Building your practice with Farrar’s: there’s plenty more to this London set than a penchant for personal injury.
Farrar’s Building pupillage review 2024
As the old saying goes, change is a part of life. You might be forgiven for thinking that the bar has resisted that change more than other professions, but that certainly isn’t the case at Farrar’s Building. The set has history aplenty, but the focus of life at Farrar’s has evolved: “25 years ago, it would have largely been a criminal set,” personal injury barrister and pupillage director Joshua Hedgman tells us, “but we’re very clear that what we offer now is a civil pupillage.” According to chief executive and director of clerking Paul Cray, around 60% of the set’s work is personal injury, from industrial disease to accidents abroad. “Of the remaining 40%, there’s quite a range of work that spans several practice areas including commercial and property insurance disputes, clinical negligence, employment, professional discipline, public inquiries and inquests,” Cray explains, “But the criminal aspect of our practice has reduced over the years to the extent that it now forms a much smaller part.”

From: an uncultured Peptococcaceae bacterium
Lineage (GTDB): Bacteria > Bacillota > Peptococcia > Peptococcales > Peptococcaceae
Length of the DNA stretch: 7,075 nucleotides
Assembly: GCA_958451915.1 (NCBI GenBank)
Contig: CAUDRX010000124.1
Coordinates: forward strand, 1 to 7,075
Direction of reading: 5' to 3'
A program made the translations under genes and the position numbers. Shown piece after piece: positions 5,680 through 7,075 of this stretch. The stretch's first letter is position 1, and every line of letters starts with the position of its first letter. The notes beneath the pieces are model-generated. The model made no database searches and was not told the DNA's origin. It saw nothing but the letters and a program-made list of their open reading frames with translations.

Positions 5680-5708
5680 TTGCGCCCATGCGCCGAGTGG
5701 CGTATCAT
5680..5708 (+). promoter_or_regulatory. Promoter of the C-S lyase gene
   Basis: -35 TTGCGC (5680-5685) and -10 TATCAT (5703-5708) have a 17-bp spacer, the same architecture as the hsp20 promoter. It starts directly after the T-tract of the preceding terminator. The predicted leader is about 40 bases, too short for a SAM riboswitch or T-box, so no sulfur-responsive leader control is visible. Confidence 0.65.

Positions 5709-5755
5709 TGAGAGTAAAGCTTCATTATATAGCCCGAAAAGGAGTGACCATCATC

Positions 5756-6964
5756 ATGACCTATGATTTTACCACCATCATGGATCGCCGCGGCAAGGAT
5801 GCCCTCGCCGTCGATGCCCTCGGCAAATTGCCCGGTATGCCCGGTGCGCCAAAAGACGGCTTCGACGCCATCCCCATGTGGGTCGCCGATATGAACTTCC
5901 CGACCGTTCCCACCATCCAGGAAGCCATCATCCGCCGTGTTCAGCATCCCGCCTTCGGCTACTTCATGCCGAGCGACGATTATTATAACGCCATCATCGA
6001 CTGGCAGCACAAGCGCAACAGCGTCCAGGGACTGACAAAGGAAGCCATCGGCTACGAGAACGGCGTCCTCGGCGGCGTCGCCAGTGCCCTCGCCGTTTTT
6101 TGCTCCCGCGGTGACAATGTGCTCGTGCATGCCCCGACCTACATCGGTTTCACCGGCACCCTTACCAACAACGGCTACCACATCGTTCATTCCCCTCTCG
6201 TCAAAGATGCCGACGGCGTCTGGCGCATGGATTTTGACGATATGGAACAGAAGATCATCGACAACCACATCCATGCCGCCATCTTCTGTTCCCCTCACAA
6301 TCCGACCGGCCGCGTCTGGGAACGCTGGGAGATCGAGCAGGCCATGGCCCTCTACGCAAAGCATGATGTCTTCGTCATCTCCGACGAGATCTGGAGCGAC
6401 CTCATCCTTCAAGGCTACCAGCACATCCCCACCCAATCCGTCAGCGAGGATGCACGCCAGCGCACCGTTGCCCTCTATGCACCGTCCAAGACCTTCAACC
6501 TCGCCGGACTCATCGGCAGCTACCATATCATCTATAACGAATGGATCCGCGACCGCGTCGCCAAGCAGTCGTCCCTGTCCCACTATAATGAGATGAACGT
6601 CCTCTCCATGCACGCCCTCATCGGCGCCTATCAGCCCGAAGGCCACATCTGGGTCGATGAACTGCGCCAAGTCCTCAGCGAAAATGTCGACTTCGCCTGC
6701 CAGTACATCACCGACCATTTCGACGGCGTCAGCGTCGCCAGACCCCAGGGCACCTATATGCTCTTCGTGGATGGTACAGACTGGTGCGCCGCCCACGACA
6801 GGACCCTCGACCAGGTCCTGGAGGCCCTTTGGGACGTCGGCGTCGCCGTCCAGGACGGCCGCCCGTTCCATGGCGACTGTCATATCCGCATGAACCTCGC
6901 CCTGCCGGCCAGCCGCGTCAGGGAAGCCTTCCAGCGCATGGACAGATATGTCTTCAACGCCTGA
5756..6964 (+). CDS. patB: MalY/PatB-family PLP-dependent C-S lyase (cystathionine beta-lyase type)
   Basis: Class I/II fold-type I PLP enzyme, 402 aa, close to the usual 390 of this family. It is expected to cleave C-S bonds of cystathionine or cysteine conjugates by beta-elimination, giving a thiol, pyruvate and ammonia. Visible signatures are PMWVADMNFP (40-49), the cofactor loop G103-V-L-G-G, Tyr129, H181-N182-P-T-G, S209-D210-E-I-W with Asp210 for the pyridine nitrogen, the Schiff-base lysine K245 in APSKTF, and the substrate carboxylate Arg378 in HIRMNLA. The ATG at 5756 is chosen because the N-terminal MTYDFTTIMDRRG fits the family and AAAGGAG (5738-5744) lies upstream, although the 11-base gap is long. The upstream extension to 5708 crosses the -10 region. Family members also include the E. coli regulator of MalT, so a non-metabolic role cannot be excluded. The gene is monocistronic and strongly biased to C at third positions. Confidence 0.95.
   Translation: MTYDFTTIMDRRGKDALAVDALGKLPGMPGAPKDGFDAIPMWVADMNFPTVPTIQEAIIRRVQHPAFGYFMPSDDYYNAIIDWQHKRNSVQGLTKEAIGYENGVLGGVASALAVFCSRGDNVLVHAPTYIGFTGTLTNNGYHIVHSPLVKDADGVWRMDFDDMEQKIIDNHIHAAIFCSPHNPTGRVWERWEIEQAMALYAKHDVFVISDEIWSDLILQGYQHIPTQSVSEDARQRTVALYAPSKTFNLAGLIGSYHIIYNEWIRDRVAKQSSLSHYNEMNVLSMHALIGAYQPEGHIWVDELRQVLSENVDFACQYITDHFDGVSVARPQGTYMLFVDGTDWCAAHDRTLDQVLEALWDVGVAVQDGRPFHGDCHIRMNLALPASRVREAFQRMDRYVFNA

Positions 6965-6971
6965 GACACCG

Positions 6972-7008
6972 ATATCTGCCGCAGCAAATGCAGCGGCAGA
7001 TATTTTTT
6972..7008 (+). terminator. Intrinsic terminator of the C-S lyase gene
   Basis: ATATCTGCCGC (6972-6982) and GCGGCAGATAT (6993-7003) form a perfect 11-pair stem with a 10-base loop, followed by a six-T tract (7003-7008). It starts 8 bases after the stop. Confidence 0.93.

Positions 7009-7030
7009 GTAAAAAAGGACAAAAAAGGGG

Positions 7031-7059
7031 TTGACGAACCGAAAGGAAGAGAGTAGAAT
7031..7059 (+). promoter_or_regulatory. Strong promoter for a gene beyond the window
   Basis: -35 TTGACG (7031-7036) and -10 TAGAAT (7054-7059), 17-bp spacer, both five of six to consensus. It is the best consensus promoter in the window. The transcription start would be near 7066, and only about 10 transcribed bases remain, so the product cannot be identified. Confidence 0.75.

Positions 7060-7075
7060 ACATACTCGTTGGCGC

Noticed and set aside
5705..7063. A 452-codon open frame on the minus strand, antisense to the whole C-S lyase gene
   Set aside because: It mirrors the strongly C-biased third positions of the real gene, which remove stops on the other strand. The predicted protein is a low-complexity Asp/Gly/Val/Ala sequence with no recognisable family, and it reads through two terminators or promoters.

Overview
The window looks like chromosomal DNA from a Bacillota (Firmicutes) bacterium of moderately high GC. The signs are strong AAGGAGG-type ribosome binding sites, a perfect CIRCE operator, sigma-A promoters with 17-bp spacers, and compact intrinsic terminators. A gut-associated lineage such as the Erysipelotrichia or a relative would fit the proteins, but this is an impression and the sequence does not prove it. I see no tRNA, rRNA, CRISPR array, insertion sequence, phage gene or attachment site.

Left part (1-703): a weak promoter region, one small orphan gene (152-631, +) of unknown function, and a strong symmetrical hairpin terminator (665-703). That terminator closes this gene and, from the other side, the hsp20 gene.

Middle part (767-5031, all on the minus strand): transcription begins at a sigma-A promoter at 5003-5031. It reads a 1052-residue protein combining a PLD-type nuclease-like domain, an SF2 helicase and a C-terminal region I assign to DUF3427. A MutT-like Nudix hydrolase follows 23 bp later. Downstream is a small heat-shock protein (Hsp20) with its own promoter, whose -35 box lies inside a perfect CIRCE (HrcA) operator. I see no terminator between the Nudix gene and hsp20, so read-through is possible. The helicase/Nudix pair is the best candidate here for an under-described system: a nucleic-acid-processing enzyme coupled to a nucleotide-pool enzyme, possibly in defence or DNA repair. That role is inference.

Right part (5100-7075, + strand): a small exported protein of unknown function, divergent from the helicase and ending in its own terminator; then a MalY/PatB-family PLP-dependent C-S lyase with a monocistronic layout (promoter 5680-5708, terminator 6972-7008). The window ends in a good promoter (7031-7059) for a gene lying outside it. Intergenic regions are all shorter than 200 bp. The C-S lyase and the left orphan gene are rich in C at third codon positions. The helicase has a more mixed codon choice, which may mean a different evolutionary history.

Historically part of the Wales & Chester circuit, Farrar’s Building has retained its strong link with Cymru, and while the main office is located in London, a number of the set’s barristers appear in Welsh courts. In fact, Farrar’s receives a tip of the hat for its criminal practice in Wales and Chester by Chambers UK Bar. It’s also earned a place in the rankings for personal injury work in London. Speaking of which, one recent case saw Andrew Arentsen act for professional footballer Jordan Jones, who was on the receiving end of a career-ending knee injury whilst playing for Swansea City against Fulham. In the capital, Tom Bourne-Arton represented a man bringing a claim against Transport for London who skidded on a manhole cover while riding a moped and fractured his knee.